HTTP Cache

This document describes the HTTP cache implementation.

The code resides in /netwerk/cache2 (searchfox)


Here is a detailed description of the HTTP cache v2 API, examples included. This document only contains what cannot be found or may not be clear directly from the IDL files comments.

  • The cache API is completely thread-safe and non-blocking.

  • There is no IPC support. It’s only accessible on the default chrome process.

  • When there is no profile the new HTTP cache works, but everything is stored only in memory not obeying any particular limits.


  • The HTTP cache entry-point. Accessible as a service only, fully thread-safe, scriptable.

  • nsICacheStorageService.idl (searchfox)

  • ";1"

  • Provides methods accessing “storage” objects – see nsICacheStorage below – giving further access to cache entries – see nsICacheEntry more below – per specific URL.

  • Currently we have 3 types of storages, all the access methods return an nsICacheStorage object:

    • memory-only (memoryCacheStorage): stores data only in a memory cache, data in this storage are never put to disk

    • disk (diskCacheStorage): stores data on disk, but for existing entries also looks into the memory-only storage; when instructed via a special argument also primarily looks into application caches


    application cache (appCacheStorage): when a consumer has a specific nsIApplicationCache (i.e. a particular app cache version in a group) in hands, this storage will provide read and write access to entries in that application cache; when the app cache is not specified, this storage will operate over all existing app caches. This kind of storage is deprecated and will be removed in bug 1694662

  • The service also provides methods to clear the whole disk and memory cache content or purge any intermediate memory structures:

    • clear– after it returns, all entries are no longer accessible through the cache APIs; the method is fast to execute and non-blocking in any way; the actual erase happens in background

    • purgeFromMemory– removes (schedules to remove) any intermediate cache data held in memory for faster access (more about the Intermediate_Memory_Caching below)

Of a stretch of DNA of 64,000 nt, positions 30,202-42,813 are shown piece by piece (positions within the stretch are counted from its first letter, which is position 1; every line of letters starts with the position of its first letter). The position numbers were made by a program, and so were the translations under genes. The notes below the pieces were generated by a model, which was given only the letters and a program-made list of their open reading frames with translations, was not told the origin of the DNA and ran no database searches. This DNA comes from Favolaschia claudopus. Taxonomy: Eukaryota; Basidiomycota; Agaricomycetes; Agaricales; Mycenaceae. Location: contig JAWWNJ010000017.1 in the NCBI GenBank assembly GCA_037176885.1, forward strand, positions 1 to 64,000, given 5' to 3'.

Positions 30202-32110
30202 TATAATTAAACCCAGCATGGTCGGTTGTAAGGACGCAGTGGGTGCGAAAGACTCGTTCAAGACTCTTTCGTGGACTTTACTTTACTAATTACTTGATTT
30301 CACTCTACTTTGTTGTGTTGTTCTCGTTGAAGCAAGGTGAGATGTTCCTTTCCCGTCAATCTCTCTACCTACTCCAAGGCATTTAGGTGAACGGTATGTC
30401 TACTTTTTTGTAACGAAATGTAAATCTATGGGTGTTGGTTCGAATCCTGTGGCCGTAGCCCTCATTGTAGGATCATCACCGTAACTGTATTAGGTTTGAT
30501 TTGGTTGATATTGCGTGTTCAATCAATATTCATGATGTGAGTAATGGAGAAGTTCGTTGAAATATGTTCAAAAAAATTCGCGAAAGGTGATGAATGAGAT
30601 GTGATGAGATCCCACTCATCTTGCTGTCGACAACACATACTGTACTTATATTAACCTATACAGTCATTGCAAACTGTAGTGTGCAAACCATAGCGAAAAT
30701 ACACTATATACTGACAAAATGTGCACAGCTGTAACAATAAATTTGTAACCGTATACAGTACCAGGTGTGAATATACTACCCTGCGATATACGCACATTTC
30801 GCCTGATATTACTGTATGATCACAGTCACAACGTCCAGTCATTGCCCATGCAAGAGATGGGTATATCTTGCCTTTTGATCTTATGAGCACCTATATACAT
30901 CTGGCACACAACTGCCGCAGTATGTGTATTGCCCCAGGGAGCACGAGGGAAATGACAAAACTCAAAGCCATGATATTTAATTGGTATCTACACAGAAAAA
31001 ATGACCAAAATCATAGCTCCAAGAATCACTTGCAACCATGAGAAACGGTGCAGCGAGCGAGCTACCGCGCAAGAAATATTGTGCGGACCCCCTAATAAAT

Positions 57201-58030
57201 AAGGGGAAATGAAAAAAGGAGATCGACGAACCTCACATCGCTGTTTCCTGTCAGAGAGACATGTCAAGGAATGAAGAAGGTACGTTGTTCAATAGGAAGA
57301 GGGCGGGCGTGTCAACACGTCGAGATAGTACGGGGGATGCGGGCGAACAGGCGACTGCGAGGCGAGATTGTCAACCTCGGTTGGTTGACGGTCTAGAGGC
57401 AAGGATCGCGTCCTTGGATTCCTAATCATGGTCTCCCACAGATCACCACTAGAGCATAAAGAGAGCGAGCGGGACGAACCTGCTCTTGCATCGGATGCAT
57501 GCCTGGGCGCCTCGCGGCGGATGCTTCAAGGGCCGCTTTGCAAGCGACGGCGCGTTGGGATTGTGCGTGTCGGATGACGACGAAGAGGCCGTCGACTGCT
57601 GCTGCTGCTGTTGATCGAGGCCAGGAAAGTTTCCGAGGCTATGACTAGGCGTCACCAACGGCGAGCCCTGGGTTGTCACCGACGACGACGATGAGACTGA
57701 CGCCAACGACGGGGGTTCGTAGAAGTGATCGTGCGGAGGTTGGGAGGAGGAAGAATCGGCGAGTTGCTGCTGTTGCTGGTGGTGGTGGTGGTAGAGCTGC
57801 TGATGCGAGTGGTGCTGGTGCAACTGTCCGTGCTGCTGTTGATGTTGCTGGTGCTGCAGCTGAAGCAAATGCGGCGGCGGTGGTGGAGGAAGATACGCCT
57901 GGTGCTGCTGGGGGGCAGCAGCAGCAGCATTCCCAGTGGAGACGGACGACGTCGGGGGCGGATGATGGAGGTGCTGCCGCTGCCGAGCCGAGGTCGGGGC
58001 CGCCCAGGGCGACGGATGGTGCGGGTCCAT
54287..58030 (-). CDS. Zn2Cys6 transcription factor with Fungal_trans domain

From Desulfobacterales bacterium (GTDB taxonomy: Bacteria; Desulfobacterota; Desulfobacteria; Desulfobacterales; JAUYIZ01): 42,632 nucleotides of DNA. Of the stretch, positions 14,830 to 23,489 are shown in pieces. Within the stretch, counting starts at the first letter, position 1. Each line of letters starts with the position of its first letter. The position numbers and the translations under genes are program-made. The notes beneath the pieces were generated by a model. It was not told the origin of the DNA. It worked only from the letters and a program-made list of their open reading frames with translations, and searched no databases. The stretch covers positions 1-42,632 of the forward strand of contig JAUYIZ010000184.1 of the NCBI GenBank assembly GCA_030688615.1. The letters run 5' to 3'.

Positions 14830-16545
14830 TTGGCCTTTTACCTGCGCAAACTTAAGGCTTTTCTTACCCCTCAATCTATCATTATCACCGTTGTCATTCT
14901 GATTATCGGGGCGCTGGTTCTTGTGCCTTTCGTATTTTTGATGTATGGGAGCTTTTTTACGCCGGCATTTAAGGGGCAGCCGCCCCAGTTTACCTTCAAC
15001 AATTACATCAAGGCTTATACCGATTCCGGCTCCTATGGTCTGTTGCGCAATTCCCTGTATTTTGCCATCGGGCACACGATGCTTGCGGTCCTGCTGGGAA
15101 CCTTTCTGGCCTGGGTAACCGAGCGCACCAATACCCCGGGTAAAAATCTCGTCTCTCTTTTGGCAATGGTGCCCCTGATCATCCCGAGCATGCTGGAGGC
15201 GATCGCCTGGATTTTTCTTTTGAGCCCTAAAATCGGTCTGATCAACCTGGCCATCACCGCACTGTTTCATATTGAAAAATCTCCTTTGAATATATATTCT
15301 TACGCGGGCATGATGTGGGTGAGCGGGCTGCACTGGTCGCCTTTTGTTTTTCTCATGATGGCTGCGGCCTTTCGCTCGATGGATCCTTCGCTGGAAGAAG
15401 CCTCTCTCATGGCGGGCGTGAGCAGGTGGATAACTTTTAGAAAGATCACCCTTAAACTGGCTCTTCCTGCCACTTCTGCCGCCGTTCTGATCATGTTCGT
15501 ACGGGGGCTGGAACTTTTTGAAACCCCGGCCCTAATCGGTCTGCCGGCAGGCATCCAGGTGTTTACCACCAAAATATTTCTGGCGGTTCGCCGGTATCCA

• Distinguishes the scope of the storage demanded to open.

  • Mandatory argument to *Storage methods of nsICacheStorageService.

  • nsILoadContextInfo.idl (searchfox)

  • It is a helper interface wrapping following four arguments into a single one:

    • private-browsing boolean flag

    • anonymous load boolean flag

    • origin attributes js value


    Helper functions to create nsILoadContextInfo objects:

    • C++ consumers: functions at LoadContextInfo.h exported header

    • JS consumers: Services.loadContextInfo which is an instance of nsILoadContextInfoFactory.

  • Two storage objects created with the same set of nsILoadContextInfoarguments are identical, containing the same cache entries.

  • Two storage objects created with in any way different nsILoadContextInfoarguments are strictly and completely distinct and cache entries in them do not overlap even when having the same URIs.


  • nsICacheStorage.idl (searchfox)

  • Obtained from call to one of the *Storage methods on nsICacheStorageService.

  • Represents a distinct storage area (or scope) to put and get cache entries mapped by URLs into and from it.

  • Similarity with the old cache: this interface may be with some limitations considered as a mirror to nsICacheSession, but less generic and not inclining to abuse.


  • nsICacheEntryOpenCallback.idl (searchfox)

  • The result of nsICacheStorage.asyncOpenURI is always and only sent to callbacks on this interface.

  • These callbacks are ensured to be invoked when asyncOpenURI returns NS_OK.

  • Note

    When the cache entry object is already present in memory or open as “force-new” (a.k.a “open-truncate”) this callback is invoked sooner then the asyncOpenURImethod returns (i.e. immediately); there is currently no way to opt out of this feature (see bug 938186).


  • nsICacheEntry.idl (searchfox)

  • Obtained asynchronously or pseudo-asynchronously by a call to nsICacheStorage.asyncOpenURI.

  • Provides access to a cached entry data and meta data for reading or writing or in some cases both, see below.

Lifetime of a new entry

  • Such entry is initially empty (no data or meta data is stored in it).

  • The aNewargument in onCacheEntryAvailable is true for and only for new entries.

  • Only one consumer (the so called “writer”) may have such an entry available (obtained via onCacheEntryAvailable).

  • Other parallel openers of the same cache entry are blocked (wait) for invocation of their onCacheEntryAvailable until one of the following occurs:

    • The writer simply throws the entry away: other waiting opener in line gets the entry again as “new”, the cycle repeats.


      This applies in general, writers throwing away the cache entry means a failure to write the cache entry and a new writer is being looked for again, the cache entry remains empty (a.k.a. “new”).